The Federal Circuit Grapples With a Messy Breakup and Trademark Ownership
Last week, the U.S. Court of Appeals for the Federal Circuit provided important guidance on the standard applicable to resolving disputes over the rightful ownership of a trademark where the mark has been used by a group of individuals in an organization and there is no agreement designating ownership. In its decision, the Federal Circuit agreed with the Trademark Trial and Appeal Board that three factors should be examined: (1) the parties’ objective intentions or expectations; (2) who the public associates with the mark; and (3) to whom the public looks to stand behind the quality of goods or services offered under the mark. Utilizing these factors, the Federal Circuit affirmed the Board’s ruling that the mark in question was owned by the group rather than a departed member who claimed to have first conceived of the mark prior to joining the group. As a result, the departed member’s registration of the mark on the Supplemental Register was cancelled because her application for registration was deemed void ab initio.
Lyons v. Am. College of Veterinary Sports Med. & Rehab. involved a dispute between a veterinarian (Lyons) and a group of other veterinarians with whom she worked collaboratively for a number of years on forming an accredited veterinary specialist organization (“VSO”) for treating athletic animals. Lyons largely initiated the project. During this period, the group began using the mark THE AMERICAN COLLEGE OF VETERINARY SPORTS MEDICINE AND REHABILITATION (“AVSMR”), as the name of the proposed VSO. Although Lyons was a part of the organizing committee for several years, she ultimately was dismissed from the committee a number of years prior to the group’s receipt of accreditation. After her dismissal, Lyons obtained a registration for the AVSMR mark on the Supplemental Register, claiming to have used the mark in commerce years before joining the group. Lyons purported to offer various lectures, seminars and clinical experiences using the AVSMR mark.
Meanwhile, the group continued its work and received provisional accreditation for the VSO in 2010, named the American College of Veterinary Sports Medicine and Rehabilitation. The College began certifying veterinarians, establishing active residency programs and conducting annual meetings, conferences, and education programs in collaboration with other VSOs. The College successfully petitioned to cancel Lyon’s registration on the Supplemental Register.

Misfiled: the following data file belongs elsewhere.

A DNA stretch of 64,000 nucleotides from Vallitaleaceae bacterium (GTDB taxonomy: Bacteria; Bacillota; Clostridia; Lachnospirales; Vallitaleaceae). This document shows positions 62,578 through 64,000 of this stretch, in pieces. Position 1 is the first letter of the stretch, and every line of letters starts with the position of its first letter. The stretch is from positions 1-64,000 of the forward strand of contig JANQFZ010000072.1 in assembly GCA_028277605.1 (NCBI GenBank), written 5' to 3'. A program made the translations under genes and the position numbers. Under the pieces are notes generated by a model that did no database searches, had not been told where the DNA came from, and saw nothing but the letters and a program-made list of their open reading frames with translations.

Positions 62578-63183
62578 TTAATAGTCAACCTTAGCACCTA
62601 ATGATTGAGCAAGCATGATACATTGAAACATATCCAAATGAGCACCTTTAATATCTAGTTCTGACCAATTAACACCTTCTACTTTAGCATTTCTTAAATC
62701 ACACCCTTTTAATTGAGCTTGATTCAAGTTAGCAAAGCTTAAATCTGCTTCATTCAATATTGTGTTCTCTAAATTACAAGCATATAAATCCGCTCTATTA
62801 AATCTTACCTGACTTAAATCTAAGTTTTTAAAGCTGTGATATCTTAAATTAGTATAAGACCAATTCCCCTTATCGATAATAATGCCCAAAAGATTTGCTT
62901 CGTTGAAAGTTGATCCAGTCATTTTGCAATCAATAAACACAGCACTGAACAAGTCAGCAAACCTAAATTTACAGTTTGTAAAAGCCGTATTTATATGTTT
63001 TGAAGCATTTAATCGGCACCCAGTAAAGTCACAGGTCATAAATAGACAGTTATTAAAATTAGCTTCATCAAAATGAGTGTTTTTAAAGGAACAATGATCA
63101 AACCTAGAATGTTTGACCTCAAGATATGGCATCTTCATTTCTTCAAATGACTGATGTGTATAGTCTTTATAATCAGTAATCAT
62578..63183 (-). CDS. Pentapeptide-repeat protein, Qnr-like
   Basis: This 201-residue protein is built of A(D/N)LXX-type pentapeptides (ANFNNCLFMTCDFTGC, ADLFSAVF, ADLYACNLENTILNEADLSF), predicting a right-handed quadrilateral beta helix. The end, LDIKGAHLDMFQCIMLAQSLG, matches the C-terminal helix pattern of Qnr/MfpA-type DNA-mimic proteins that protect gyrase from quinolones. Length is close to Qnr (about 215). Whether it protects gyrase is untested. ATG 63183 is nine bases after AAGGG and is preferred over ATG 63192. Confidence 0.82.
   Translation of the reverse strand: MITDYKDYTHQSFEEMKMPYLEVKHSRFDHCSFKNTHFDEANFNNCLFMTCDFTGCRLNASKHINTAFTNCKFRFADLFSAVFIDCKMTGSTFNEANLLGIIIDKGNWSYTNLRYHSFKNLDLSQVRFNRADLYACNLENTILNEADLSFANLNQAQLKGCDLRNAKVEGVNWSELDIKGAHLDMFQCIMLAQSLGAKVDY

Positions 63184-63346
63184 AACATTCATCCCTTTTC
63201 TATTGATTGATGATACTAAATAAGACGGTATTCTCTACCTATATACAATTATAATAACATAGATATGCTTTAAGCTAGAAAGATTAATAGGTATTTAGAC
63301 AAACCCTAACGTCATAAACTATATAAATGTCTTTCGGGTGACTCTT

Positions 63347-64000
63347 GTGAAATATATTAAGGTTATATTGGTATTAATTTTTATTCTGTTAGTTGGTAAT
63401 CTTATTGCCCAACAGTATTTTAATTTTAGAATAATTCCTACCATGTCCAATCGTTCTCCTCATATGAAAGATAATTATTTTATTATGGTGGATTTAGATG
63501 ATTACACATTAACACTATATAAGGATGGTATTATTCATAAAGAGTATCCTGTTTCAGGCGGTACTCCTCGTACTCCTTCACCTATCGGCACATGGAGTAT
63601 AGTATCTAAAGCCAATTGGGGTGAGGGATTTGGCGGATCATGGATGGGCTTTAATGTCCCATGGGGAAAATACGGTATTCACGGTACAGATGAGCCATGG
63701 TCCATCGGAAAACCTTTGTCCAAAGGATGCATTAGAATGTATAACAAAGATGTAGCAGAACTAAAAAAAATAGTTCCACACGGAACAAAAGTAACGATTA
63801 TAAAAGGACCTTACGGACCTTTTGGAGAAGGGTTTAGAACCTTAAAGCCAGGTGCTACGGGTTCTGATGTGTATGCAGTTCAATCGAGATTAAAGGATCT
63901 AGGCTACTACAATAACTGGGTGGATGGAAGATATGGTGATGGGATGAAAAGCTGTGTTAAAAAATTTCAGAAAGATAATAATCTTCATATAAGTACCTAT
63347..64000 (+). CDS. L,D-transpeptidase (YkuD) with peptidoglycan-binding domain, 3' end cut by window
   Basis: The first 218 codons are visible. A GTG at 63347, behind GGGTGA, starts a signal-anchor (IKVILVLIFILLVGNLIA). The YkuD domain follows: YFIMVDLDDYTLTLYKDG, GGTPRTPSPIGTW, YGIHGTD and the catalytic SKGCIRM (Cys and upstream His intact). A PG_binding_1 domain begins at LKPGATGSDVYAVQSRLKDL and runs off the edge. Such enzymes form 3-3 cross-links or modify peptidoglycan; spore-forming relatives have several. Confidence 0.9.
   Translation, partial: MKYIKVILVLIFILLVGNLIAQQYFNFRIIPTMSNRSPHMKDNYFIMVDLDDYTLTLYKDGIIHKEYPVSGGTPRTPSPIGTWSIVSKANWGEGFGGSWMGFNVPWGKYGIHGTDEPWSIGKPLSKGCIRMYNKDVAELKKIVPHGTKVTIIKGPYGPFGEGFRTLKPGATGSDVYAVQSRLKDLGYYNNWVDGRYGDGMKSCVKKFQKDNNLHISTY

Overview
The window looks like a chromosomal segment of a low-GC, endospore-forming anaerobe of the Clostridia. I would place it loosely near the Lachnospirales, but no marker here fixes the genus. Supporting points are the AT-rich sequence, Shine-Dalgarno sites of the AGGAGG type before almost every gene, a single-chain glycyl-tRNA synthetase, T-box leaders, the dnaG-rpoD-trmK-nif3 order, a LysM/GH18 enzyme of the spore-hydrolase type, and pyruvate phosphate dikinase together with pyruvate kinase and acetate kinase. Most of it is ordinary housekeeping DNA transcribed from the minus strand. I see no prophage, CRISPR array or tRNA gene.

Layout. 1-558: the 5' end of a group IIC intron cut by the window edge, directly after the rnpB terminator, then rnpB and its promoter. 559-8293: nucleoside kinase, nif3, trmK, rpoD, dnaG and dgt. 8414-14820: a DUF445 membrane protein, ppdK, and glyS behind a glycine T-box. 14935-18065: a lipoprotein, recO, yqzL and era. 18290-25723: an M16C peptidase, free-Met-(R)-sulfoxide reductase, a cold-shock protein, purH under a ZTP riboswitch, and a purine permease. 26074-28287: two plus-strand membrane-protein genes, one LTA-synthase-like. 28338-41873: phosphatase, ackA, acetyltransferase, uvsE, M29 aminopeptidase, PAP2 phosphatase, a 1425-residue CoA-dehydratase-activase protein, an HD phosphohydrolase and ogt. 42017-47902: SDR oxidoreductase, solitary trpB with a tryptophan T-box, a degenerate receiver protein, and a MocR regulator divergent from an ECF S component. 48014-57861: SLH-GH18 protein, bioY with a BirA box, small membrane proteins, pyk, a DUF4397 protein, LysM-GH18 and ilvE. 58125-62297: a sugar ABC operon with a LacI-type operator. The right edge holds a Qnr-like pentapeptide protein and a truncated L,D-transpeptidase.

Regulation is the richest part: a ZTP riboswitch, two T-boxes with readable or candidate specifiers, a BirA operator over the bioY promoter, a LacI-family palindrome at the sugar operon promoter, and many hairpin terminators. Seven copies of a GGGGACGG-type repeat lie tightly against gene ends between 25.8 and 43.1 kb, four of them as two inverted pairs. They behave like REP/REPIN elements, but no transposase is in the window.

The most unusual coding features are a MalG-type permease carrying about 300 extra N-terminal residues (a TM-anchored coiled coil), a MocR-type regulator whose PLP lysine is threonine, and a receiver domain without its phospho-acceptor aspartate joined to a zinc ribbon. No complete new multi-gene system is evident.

On appeal, the Federal Circuit examined whether the ownership of the trademark lay with Lyons or the College. In doing so, it relied on a three-factor test previously used by the TTAB to resolve a dispute regarding the ownership of a Jackson 5 cover band name after the departure of one of its members. The Board in that case ultimately found that the group was the owner of the mark. See Wonderbread 5 v. Giles, 115 U.S.P.Q.2d 1296 (TTAB 2015). In Lyons, the Federal Circuit held that the first factor weighed in favor of the College because the parties’ objective expectations were that Lyons, in conjunction with the rest of the group, would form an accredited VSO, not that Lyons would render her own personal services using the mark. With respect to the second factor, the Federal Circuit compared Lyons and the College’s respective use in commerce of the mark and found that substantial evidence indicated that the relevant public looks to the College, not Lyons, for services in connection with the mark because Lyons’ use of the mark had not created distinctiveness inuring to Lyons. Finally, the Federal Circuit found that substantial evidence demonstrated that the relevant public looked to the College, not Lyons, to stand behind the quality of the education and certification services associated with the mark.
The Federal Circuit concluded its opinion by noting that even if Lyons was the first to use the mark and may have been the reason why the Group adopted the name, Lyons’ individual use never rose to the level of “use in commerce” required to establish ownership of the mark. This highlights a misconception that sometimes arises in ownership disputes that the individual who thinks up a name or is the driving force behind the introduction of a product or service to the market is the trademark owner. As the Federal Circuit’s analysis in Lyons demonstrates, the ownership inquiry in disputes between a departing member and the group from which they departed will focus on whether the individual or entity is actually perceived as putting out the product. Accordingly, only rarely will an individual be deemed to be the owner of a mark when the mark was, in fact, used by the entity. The departing member should be mindful of this and seek a written agreement to rights in the mark in advance if sole ownership is desired. Although in those circumstances, a license to the group may be necessary if it is in fact the group entity that is offering the product or service, not the individual member.